Three weeks after the Russian attacks on large parts of the country, the Ukrainian artist Nikita Kadan remains in war-ravaged Kiev. Over the past two decades, Kadan’s work has been exhibited in various group and solo exhibitions in the East and West of Europe. As an artist, Kadan is outspokenly political, producing paintings, sculptures, and installations. Nikita Kadan is a member of REP (Revolutionary Experimental Space) and co-founder of Hudrada, a curatorial and activist collective. A few days after the outbreak of the war, the artist sought refuge in Voloshyn Gallery, an exhibition space in a cellar in the center of Kiev, which served as a bomb shelter in the Soviet era. He keeps on working as well as the circumstances allow. Surrounded by artworks, and amid bombs falling overground, Kadan installed an exhibition of works from the gallery’s collection. In the following conversation with V/A’s editors in the context of our focus theme Ruptures, he speaks about the contents of exhibition, as well as what attitude and responsibility people should assume in relation to a war that hits Ukrainians hardest but concerns us all.
MARC SCHWEGLER What was the title of your exhibition in the shelter? What works did it feature?
NIKITA KADAN It was called Тривога, which means a feeling of anxiety but also an alarm signal—like an air-raid siren during shelling. It’s the same word. The works came from the collection of Voloshyn Gallery, where I’m staying. Amongst them were works from the Ukrainian artist David Burliuk (1882-1967), who is known as the “father of Russian Futurism.” He started the avantgarde movement years before the October Revolution with the group Гилея—together with Velimir Khlebnikov, Aleksey Kruchenykh, and Vladimir Mayakovsky. He’s also known to have organized one of the first avantgarde shows in Japan (together with Victor Palmov, an artist from Kyiv). He massively influenced the Japanese futurist movement, both in the pre-war and in the post-war eras. In some sense he was also a spokesperson for the avantgarde movements in the United States. He’s a very interesting artist who started as a naïve modernist but became one the very first artists to search for new modernist ideas and broke new ground. In some sense, you could compare him to Francis Picabia, utilizing a mode of kitsch and very bad taste. The exhibition featured two paintings by him, including “The surrealist composition” from 1930. It also featured several works by Constantin-Vadim Ignatov, a nonconformist artist from the Soviet 1970s. There were also works by contemporary Ukrainian artists Lesia Khomenko, Oleksii Sai, Vlada Ralko, and Oleg Golosiy—a super important artist for the Ukrainian 80s and 90s. Golosiy was one of the first people to produce Ukrainian postmodernist painting, a movement that was quite influential in the wake of the fall of the Soviet Union. And there were also some works of mine. It was a real group show. Now, the works are all packed up, and the gallery has sent them together with most of the other works of the collection to the west of the country. It’s a bit safer there at the moment, compared to the constant shelling here.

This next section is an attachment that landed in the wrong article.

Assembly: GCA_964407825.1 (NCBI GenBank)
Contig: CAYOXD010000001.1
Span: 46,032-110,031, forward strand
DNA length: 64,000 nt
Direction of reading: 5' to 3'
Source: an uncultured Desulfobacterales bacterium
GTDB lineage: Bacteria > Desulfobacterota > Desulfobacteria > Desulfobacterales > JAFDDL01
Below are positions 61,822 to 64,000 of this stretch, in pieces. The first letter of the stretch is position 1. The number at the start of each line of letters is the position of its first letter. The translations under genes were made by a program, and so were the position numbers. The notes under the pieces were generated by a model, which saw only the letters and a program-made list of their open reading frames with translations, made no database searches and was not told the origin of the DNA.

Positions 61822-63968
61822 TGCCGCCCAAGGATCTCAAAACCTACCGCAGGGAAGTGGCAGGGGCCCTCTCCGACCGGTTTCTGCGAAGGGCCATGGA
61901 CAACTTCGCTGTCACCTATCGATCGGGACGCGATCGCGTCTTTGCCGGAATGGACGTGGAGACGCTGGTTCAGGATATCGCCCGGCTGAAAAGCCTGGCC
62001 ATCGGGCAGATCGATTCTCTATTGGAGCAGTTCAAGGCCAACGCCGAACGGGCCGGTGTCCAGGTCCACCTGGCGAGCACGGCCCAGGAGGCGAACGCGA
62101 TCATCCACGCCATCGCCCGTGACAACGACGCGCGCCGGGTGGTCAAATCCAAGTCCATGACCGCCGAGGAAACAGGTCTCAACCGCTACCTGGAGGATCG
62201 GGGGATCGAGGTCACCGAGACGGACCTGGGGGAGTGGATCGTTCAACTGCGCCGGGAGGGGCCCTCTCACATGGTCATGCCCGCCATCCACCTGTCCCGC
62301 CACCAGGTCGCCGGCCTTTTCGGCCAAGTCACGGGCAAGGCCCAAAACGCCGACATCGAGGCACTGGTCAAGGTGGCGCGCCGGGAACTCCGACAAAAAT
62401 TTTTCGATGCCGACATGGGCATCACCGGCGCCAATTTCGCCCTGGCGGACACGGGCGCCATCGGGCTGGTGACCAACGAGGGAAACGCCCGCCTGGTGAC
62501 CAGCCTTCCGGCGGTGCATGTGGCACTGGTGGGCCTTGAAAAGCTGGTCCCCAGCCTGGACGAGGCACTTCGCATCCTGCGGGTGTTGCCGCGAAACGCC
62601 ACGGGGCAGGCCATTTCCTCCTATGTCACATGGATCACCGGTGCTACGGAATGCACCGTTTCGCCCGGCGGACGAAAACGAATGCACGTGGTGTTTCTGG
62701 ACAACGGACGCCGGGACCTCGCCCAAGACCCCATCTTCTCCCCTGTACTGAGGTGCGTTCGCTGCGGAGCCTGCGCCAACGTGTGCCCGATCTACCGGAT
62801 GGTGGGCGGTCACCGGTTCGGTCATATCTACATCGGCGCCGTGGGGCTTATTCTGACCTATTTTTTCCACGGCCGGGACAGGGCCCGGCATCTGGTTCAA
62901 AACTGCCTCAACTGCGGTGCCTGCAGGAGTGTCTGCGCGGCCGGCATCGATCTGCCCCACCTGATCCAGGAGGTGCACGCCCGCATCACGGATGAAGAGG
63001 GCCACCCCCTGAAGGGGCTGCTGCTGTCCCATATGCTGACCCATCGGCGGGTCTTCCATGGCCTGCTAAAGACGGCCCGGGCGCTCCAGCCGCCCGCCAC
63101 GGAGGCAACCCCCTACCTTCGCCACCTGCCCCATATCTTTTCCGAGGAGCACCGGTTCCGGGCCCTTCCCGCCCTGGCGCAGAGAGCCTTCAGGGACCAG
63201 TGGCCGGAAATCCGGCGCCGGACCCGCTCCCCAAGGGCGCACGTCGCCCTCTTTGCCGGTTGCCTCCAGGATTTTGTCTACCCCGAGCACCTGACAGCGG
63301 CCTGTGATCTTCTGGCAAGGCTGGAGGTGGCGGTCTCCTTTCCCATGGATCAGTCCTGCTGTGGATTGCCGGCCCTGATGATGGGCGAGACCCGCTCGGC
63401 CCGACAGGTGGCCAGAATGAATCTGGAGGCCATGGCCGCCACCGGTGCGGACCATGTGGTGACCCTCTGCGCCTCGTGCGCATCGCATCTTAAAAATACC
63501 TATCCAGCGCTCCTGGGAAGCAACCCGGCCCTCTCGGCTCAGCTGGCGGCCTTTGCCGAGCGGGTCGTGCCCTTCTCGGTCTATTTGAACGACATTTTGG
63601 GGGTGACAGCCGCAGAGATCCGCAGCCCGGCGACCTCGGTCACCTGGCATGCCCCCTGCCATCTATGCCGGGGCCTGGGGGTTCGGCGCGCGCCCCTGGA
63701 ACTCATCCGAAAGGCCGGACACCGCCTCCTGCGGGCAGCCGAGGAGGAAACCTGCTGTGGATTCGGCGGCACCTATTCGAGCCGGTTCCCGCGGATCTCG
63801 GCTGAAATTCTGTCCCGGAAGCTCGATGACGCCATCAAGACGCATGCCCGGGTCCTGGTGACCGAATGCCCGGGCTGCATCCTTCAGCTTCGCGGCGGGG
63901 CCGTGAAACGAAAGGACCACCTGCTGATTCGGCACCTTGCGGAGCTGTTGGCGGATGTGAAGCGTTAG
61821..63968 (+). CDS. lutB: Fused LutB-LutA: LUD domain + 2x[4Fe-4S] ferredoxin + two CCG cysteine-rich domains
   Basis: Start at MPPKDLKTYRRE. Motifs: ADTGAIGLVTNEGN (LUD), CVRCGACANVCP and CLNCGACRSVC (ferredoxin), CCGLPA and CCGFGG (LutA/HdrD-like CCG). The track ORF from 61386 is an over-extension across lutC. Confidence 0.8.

REMO BITZI What made you decide to put on the show in the first place?
NK At first it was just about seeing all those brilliant works—they had never been exhibited together before. I wanted to arrange something for them. I also thought that if I decided to stay here it would be good to have some sort of environment. It’s also good to go on with these rituals of peaceful life during war; they make the difference between life and survival. When you only survive, you just can’t afford things like these. It’s a sign that you’re still living a real life.
MS The vocabulary of lockdowns and curfews has become so familiar to us all in the past two years. Of course, it’s a totally different thing as being constantly bombed. However, I was wondering if you could draw from the experiences made during the pandemic?
NK We had several lockdowns during the past two years … It seems that lots of the people—at least in Kyiv—got vaccinated. But in some way, when the Russian invasion started, people forget about Covid. The bigger problem removed the smaller one. I’m sure that in the material world it doesn’t work like this, but anyhow … The picture is quite different—with the constant shelling and all these new sounds: the air-raid sirens, the air defense systems, explosions in the sky all the time, the explosions of Russian missiles hitting buildings … But also the periods of absence of sounds—you can’t hear any cars or people on the streets. In a mental, emotional, psychological sense, I perceive the current situation very differently than the pandemic. But in some sense, yes, Ukraine has been an apocalyptic place for lots of years—but not in relation to the pandemic. There has been a war going on for eight years already. In some sense we might have gotten used to it. On the other hand, there were always signs of life; there were vital responses to it all. During the war, Kyiv became a place for a new and vibrant techno scene, a new queer scene, with great parties that attracted people from all over the world. And all the while the war was already raging in the east …